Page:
Good sleep can help reduce stress levels, mood swings and risk of mood disorders, says Davies. “When you’re sleep-deprived, your body can overproduce stress hormones like cortisol. Getting enough sleep can help keep your stress hormones in balance, thus helping you manage stressful situations more effectively.” And when it comes to mood, “regular, high-quality sleep can help stabilize mood and reduce feelings of anxiety and depression,” she explains.

Sleep and Coping Mechanisms

The study found that people who engaged in emotional regulation techniques also had lower rates of anxiety and depression. It highlights an important benefit of sleep for mental health — how it helps people regulate their emotions and use coping mechanisms to prevent stress from escalating.

Sleep has a dual positive effect on mental health as the effectiveness of many emotional regulation techniques require high levels of executive function, and this is only possible if you have had high quality sleep. Good sleep not only helps you manage stress, it also helps you implement other tools to help manage it too.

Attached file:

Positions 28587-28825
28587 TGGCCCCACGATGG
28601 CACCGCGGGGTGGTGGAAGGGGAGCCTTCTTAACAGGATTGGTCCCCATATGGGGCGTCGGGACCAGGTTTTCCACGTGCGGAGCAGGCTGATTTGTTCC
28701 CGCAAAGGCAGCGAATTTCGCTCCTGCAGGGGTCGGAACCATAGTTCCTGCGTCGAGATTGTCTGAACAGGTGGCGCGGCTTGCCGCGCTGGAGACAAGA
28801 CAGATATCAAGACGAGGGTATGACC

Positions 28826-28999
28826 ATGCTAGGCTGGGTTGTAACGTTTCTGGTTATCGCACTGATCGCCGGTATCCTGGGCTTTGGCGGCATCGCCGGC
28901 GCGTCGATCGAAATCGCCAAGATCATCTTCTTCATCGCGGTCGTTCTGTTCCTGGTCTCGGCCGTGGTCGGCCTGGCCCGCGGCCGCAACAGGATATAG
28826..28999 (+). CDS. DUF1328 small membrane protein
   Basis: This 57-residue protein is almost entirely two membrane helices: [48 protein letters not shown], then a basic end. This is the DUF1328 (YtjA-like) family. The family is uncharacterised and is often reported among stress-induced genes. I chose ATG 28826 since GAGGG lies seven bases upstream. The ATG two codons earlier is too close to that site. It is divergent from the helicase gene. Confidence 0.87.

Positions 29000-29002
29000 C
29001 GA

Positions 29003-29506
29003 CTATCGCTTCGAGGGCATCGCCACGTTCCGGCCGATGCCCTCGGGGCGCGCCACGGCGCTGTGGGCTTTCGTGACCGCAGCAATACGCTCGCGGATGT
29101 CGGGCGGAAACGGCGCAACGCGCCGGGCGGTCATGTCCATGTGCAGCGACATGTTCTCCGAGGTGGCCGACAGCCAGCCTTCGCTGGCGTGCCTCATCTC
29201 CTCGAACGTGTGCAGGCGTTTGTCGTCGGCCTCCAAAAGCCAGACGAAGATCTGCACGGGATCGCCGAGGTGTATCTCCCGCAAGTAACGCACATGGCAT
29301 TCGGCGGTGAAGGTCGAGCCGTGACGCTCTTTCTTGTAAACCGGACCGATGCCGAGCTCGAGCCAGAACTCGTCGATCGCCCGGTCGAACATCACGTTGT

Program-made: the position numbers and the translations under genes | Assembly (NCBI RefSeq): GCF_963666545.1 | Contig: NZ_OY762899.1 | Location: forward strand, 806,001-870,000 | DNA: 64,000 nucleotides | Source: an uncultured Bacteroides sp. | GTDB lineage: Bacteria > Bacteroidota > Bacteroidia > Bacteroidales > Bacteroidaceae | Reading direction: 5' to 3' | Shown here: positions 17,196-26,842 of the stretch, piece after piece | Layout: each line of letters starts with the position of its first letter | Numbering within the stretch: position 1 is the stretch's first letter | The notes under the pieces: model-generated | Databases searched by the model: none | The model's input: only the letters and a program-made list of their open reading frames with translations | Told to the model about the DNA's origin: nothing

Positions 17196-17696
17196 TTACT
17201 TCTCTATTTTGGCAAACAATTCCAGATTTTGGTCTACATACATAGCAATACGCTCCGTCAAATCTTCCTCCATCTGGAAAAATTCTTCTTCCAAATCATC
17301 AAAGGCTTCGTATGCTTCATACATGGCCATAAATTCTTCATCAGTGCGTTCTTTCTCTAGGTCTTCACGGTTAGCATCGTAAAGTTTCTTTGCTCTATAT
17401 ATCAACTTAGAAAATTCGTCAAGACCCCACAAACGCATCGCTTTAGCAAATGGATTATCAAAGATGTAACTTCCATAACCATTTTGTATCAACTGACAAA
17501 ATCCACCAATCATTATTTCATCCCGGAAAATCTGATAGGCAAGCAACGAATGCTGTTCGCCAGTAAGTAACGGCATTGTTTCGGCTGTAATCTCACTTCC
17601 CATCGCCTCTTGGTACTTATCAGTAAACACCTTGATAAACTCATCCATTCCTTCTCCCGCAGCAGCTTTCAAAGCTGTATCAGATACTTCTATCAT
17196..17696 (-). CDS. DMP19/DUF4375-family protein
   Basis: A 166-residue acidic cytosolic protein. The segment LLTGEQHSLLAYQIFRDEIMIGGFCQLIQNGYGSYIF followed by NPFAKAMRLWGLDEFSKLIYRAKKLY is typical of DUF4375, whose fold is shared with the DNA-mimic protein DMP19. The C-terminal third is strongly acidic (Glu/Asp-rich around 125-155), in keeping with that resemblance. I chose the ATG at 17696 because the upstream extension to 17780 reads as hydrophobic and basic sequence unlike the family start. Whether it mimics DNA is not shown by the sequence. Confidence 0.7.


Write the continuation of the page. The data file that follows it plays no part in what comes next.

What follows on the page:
“Sleep is vital for cognitive functions like memory, attention, and problem-solving,” says Davies. “These functions are especially important when you’re dealing with mental health issues, as they can help you process your experiences and implement coping strategies more effectively.”

The Link Between Sleep and Mental Health

Sleep and mental health are closely connected, and lack of sleep can negatively impact everyone’s mental well-being. You might be familiar with feeling more stressed after a bad night or how you feel much better after a good sleep. “Even in otherwise healthy individuals, inadequate sleep can lead to mood swings, irritability, and difficulties in managing stress,” Davies says.

“The relationship between sleep and mental health is complex and bidirectional, meaning that just as poor sleep can contribute to mental health issues, mental health issues can also contribute to poor sleep. Sleep problems can further exacerbate mental health conditions, creating a vicious cycle,” Davies adds. That cycle means lack of sleep can increase feelings of anxiety or depression, which can in turn make it even harder to sleep.